AI in the Workplace: The New Legal Landscape Facing US Employers

Artificial Intelligence (AI) is rapidly altering the employment sector, automating tasks, improving efficiency, and enhancing decision-making. However, the use of AI is accompanied by concerns regarding potential biases, accuracy, and complex legal compliance issues. As AI’s influence continues to grow in the United States, increased government oversight has become a necessity to regulate its use in the workplace.

Employers are turning to AI for its potential to streamline processes and eliminate human bias, but this technology is not without risks. A poorly designed or trained AI tool can have significant discriminatory consequences, even if the algorithm ignores demographic data. Biased model inputs can also result in biased outputs, as the AI may improperly develop unrelated correlations and assumptions. There are also concerns about the potential for sensitive information leaks, the questionable protection of AI-generated creations as proprietary company property, and the impact of AI on employee development.

In response to these concerns, various government agencies have issued guidance, policies, and laws to govern the use of AI in the workplace. The White House, through the Office of Science and Technology Policy, released the Blueprint for an AI Bill of Rights in October 2022 and issued an executive order, titled the Safe, Secure, and Trustworthy Development and Use of AI in October 2023. These efforts aim to establish new standards for AI safety and security, protect privacy rights, and provide guidance for federal contractors using AI to mitigate discrimination.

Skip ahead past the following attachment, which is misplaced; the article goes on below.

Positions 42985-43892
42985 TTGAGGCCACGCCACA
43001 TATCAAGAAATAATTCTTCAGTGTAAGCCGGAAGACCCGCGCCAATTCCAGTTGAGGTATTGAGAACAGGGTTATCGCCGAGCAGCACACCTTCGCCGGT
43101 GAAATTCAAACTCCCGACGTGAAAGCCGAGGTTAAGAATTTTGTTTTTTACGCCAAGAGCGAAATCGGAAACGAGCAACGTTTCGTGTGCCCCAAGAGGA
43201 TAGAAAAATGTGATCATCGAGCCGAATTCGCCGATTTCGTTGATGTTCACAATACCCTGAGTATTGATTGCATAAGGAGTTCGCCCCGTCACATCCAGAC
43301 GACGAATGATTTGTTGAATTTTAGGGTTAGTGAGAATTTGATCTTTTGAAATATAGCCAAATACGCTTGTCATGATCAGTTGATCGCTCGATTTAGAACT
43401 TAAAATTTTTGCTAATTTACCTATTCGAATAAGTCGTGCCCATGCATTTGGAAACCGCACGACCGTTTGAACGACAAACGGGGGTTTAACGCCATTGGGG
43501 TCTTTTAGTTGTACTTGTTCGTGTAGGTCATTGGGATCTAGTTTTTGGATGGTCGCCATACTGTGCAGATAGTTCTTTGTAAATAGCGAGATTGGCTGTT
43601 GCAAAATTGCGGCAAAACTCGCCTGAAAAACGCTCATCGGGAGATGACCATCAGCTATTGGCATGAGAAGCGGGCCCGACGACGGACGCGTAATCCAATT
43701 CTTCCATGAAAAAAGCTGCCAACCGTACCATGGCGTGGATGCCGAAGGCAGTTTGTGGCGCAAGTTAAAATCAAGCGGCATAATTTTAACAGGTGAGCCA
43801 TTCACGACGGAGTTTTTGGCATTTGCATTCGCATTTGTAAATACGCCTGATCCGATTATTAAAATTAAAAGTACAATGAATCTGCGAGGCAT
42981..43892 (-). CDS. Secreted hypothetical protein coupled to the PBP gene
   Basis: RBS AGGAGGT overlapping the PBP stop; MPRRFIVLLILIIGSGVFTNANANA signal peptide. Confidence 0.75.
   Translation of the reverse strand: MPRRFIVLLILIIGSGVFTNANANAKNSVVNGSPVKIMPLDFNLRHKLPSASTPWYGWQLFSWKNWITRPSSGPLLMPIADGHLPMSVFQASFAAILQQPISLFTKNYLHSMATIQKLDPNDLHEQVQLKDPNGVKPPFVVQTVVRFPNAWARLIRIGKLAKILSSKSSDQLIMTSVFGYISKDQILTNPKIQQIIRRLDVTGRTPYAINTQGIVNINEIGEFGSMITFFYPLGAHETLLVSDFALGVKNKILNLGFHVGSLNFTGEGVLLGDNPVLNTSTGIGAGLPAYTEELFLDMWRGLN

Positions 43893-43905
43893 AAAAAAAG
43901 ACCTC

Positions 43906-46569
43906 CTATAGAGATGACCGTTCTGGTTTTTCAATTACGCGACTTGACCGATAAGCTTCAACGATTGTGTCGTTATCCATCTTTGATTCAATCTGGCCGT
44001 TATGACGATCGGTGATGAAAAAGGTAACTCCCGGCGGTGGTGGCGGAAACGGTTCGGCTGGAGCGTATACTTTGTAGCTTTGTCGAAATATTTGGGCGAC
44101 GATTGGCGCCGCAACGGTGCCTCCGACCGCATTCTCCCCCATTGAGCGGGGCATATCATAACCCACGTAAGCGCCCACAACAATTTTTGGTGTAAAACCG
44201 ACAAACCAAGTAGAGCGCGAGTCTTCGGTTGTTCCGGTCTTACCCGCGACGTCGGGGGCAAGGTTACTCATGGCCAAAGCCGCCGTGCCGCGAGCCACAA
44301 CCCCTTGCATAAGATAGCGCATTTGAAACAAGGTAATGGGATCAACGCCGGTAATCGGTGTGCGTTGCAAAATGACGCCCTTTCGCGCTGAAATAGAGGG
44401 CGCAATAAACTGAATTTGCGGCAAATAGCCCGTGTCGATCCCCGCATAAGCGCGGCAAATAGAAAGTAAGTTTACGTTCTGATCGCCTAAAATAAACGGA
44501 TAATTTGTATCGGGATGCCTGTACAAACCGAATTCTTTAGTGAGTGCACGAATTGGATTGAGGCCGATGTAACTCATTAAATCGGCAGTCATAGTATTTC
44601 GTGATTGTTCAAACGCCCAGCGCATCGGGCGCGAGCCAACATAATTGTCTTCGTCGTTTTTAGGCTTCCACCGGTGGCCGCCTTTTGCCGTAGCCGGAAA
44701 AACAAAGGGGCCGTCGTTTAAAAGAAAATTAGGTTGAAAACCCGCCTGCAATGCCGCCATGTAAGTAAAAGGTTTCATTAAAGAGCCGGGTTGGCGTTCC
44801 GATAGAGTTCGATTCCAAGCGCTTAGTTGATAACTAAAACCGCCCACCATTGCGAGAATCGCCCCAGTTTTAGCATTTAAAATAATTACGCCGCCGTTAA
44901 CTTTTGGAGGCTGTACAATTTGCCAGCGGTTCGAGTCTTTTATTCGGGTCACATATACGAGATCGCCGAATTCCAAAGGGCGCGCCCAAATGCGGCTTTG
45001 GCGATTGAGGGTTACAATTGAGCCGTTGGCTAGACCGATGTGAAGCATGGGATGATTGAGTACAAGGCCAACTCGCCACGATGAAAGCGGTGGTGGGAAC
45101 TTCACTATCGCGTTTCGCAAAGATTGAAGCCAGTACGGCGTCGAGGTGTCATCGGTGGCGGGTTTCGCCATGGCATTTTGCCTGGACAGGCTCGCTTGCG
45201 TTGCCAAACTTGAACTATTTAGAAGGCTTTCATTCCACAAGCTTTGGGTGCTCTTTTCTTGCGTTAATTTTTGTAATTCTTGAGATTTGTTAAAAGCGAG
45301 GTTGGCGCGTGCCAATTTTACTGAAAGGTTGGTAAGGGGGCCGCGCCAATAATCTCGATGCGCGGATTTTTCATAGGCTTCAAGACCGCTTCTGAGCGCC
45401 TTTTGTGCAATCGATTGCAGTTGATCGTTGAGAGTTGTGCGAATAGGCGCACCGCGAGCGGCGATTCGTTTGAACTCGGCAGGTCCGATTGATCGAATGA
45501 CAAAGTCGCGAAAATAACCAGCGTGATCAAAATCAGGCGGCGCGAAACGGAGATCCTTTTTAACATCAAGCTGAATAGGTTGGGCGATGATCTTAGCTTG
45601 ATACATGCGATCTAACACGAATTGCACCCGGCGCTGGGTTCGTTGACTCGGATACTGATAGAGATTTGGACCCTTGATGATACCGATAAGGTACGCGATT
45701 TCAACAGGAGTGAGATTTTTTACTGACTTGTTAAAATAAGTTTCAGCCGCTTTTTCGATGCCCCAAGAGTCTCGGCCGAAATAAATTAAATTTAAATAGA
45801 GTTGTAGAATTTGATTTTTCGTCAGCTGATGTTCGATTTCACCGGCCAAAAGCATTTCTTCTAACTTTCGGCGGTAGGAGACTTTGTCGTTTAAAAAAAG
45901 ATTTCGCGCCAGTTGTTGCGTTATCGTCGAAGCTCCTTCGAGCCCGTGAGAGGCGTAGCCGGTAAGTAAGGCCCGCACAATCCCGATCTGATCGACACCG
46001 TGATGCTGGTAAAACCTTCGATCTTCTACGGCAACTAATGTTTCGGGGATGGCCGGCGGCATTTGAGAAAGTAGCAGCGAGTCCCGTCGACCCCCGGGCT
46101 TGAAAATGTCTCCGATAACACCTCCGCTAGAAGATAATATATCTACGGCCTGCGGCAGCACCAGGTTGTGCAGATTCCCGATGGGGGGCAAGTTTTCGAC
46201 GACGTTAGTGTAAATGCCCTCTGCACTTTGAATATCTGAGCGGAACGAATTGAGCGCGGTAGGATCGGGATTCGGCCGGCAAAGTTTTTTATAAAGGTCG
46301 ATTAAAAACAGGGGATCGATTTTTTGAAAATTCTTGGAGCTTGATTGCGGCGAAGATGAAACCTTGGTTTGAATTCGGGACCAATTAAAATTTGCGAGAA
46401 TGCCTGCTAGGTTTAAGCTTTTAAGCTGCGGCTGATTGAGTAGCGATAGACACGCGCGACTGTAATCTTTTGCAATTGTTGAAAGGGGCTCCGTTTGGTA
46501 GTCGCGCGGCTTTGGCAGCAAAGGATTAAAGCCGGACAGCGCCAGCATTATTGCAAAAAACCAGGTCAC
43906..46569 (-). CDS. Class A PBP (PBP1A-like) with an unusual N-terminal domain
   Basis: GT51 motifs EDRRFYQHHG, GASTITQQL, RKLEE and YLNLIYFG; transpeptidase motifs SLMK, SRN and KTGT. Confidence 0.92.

Similarly, the Equal Employment Opportunity Commission (EEOC) has stepped up its enforcement of AI and machine learning-driven hiring tools, focusing on ensuring compliance with federal civil rights laws. State and local governments such as New York City, Colorado, and California have also adopted or are considering AI regulations. For example, the New York City AI Law makes it unlawful for employers to use AI without undergoing an independent bias audit and notifying candidates about its use. Colorado’s AI law aims to prevent algorithmic discrimination by requiring “high-risk artificial intelligence systems” users to implement a risk management policy, provide annual impact assessments, and notify employees when AI is used to make decisions about their employment.

Employers should prioritize transparency, prepare accommodation plans, develop AI usage policies, exercise caution when selecting AI vendors, validate results, and stay informed about AI legislation to mitigate legal risks. Staying up-to-date with laws and regulations will help ensure that AI tools are consistent with federal, state, and local laws and that policies and practices remain current with legal developments.

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